China’s internet firewall has been working in overdrive lately in the wake of the crackdown on the Tibet protests.Â Last week Google video and Youtube (owned by Google) were down all week; Youtube came back online on Sunday.Â Google News in English, news.google.com, was even down for a day!Â Last week, I also ran into other screens and filters that normally don’t impede my surfing of the net in China, indicating that indeed, China’s internet censors were working overtime.
Despite all the blocking, what I found interesting is that my Chinese colleagues knew about the situation in Tibet even before I did (I wasn’t really watching the news when it started).Â Many of them had also seen videos of the situation before all the videos sites got blocked.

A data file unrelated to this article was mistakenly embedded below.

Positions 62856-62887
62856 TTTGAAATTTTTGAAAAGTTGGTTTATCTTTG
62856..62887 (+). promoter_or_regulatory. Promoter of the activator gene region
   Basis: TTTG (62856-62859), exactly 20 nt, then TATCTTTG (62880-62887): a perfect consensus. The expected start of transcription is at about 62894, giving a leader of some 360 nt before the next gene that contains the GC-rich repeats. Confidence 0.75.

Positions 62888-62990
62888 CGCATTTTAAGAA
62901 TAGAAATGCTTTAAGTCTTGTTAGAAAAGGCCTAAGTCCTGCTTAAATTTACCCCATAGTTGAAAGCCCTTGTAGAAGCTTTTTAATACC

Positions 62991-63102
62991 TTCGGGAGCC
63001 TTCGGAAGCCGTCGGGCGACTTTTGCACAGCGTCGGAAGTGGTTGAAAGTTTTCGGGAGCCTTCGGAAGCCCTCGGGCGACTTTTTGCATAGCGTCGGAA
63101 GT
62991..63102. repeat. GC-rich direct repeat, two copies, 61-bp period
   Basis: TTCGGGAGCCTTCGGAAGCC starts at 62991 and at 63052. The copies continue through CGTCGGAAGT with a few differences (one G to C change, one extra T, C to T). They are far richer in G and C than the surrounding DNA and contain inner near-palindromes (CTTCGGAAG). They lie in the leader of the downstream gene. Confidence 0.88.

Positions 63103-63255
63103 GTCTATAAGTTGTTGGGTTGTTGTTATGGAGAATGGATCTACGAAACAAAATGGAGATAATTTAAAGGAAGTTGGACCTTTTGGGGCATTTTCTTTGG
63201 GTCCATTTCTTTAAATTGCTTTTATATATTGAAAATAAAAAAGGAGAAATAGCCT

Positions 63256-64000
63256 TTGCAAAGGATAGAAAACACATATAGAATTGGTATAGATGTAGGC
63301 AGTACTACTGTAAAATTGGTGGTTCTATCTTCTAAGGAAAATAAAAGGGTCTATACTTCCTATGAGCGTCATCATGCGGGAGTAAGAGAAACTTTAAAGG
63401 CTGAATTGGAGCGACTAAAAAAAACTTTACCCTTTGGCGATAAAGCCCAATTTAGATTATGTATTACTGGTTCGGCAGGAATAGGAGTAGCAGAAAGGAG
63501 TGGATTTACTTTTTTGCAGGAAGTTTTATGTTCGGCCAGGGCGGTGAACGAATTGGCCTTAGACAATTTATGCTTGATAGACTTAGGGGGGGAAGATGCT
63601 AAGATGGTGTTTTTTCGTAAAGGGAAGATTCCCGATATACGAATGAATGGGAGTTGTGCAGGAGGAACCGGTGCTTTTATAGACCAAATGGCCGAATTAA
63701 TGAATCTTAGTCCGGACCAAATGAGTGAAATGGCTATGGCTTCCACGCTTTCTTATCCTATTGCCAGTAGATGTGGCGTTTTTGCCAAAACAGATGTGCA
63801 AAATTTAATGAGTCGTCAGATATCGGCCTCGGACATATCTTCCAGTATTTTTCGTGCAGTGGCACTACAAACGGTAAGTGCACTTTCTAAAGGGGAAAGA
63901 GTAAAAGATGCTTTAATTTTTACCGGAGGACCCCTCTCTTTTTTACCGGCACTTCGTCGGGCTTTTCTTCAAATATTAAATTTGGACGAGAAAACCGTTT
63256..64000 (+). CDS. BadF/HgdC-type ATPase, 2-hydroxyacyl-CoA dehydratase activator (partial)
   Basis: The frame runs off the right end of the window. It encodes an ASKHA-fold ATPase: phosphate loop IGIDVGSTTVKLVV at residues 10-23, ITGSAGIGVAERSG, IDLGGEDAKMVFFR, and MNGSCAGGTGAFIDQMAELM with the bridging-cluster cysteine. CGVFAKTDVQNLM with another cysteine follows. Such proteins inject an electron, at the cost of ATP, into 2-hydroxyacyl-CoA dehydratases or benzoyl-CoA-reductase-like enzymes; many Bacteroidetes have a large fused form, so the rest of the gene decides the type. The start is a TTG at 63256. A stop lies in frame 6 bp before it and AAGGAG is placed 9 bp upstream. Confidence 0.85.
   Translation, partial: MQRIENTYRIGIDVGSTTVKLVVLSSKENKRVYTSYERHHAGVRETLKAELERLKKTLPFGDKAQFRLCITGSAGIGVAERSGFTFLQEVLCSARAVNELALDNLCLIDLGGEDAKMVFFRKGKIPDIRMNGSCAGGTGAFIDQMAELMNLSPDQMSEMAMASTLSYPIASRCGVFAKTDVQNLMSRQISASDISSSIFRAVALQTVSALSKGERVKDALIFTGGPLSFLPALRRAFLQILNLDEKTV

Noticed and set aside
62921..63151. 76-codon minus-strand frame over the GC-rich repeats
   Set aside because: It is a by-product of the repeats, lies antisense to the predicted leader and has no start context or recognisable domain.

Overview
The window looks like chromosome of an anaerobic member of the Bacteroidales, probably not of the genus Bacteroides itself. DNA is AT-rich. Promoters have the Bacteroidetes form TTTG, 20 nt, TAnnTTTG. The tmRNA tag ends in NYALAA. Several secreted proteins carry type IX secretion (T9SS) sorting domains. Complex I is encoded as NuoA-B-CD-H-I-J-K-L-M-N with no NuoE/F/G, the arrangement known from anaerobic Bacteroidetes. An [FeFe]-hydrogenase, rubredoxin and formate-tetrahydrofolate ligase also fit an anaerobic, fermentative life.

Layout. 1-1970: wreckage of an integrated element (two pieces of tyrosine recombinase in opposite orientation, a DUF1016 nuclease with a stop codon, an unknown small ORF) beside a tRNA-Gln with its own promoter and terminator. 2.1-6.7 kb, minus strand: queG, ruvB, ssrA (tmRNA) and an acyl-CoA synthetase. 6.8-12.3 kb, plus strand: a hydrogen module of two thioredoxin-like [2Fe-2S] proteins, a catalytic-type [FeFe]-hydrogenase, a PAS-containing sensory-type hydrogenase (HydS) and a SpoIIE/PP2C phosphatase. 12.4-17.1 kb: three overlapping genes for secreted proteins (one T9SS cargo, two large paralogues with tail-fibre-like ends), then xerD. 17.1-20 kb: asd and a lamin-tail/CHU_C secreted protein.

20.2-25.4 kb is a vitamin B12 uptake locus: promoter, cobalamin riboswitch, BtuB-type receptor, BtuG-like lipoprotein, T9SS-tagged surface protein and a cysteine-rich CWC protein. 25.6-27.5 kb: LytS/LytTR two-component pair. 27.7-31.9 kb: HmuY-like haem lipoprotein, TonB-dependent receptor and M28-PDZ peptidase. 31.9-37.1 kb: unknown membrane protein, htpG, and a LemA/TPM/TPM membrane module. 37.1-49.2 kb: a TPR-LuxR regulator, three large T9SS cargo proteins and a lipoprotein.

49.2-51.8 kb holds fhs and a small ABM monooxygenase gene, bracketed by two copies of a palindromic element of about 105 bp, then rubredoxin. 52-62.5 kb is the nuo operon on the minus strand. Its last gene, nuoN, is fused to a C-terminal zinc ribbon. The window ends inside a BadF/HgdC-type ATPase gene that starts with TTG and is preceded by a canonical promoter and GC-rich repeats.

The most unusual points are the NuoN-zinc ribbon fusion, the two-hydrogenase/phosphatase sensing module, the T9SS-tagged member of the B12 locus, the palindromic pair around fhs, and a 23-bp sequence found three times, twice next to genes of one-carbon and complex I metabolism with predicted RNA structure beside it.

Though the Chinese government has only temporarily blocked international videos sites such as Youtube, it’s taking a harder stance with Chinese sites and forcing many to shut down altogether.Â To escape a similar fate, Google has and continues to filter its news.google.cn results for searches in mainland China.
If all this is frustrating to you, try a new Wiki site called Wikileaks which is dedicated to getting information in front of the public eye.Â Wikileaks released many videos and photos of the Tibet situation, and is, not surprisingly, blocked.Â However, a simple proxy server will solve that problem and the videos are a lot easier to view than Youtube’s were all last week.
If the great firewall of China still hinders your movement around the net, options include the Firefox plug-in Gladder and Tor, a volunteer relay system that allows users to surf the web anonymously.Â Tor may be just the answer we China-based, avid internet users need to have full access to the information available on the internet.